Peer-to-peer (P2P) cryptocurrency marketplace Paxful announced the introduction of support for trade between gold and Bitcoin (BTC) on the platform on April 7.

With the announcement, Paxful now facilitates physical trading in 16 different countries.

Cointelegraph spoke to Paxful CEO and Founder Ray Youssef, who attributed the decision to support gold to “surprisingly high” customer demand.

When a trade is entered, the Bitcoin will remain in Paxful’s escrow until the physical delivery of the gold is confirmed. Transactions must be completed within 21 days of trade being opened on the platform. 

Paxful will not physically track or touch the gold traded on the platform, with Youssef stating that the exchange will take “a light-touch-approach” where possible.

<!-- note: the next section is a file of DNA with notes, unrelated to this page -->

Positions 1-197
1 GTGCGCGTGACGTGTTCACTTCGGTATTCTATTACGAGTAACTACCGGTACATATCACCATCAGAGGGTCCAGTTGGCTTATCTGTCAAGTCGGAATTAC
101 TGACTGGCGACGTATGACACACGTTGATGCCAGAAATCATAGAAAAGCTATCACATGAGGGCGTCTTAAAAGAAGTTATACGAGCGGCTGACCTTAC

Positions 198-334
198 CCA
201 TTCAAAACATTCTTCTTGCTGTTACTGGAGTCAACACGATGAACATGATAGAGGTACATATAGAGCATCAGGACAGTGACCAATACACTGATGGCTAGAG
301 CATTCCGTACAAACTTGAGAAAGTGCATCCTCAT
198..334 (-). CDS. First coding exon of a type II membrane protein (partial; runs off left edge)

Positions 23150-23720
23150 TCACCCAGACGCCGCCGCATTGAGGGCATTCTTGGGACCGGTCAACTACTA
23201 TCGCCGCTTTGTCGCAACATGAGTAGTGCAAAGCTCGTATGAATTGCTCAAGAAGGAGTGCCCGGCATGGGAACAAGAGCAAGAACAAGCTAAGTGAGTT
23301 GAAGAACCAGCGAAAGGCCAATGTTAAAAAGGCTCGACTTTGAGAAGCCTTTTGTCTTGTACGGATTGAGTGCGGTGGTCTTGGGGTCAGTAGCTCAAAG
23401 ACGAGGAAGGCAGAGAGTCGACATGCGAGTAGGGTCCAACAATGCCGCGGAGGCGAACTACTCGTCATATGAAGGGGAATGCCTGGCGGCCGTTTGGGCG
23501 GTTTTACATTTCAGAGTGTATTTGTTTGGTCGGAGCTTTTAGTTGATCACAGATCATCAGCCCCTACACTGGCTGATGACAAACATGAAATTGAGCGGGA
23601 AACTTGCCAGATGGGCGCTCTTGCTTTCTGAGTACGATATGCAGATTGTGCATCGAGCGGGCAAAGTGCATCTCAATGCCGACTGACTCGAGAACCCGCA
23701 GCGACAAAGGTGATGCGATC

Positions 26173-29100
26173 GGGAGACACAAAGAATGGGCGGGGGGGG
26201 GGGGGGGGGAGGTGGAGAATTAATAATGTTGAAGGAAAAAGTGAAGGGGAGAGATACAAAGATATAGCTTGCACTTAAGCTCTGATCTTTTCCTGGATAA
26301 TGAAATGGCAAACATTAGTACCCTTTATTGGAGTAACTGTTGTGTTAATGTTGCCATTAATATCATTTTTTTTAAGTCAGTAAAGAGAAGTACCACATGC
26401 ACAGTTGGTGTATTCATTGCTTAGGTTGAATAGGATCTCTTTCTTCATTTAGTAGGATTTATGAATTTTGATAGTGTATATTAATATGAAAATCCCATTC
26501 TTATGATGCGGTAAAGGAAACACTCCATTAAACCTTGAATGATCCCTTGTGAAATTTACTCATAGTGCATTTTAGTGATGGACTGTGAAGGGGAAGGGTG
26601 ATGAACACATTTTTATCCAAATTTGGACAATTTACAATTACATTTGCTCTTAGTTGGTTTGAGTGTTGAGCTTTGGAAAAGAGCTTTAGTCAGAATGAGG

Mandatory KYC for accounts that have traded over $50 in gold

Youssef states that Paxful expects gold trading will expand the exchange's presence in Africa — "where high gold concentrations will grant them access to Bitcoins they may have not have been able to purchase otherwise."

To comply with Anti-Money Laundering obligations, Paxful requires full identity and address verification when a user exceeds a total gold transaction of $50 over the history of their account. 

Users who wish to sell gold on the platform may face “ongoing enhanced due diligence” checks. Youssef adds that Paxful’s legal and compliance teams have “thoroughly reviewed” the regulatory implications of supporting gold trading.

Two weeks ago, Paxful announced a partnership with blockchain forensics firm Chainalysis to monitor transactions on the platform to identify signs of illicit behavior.

Youssef states that Paxful has been planning to add support for trade between Bitcoin and other “goods and assets to the platform for a while.”

As such, the Paxful CEO states that gold was the obvious next step for them, emphasizing that the commodity has been “used as a store of value for millennia.”

“With the recent economic downturn, people still prefer gold as a safe investment with some already reporting shortages of supply," he adds.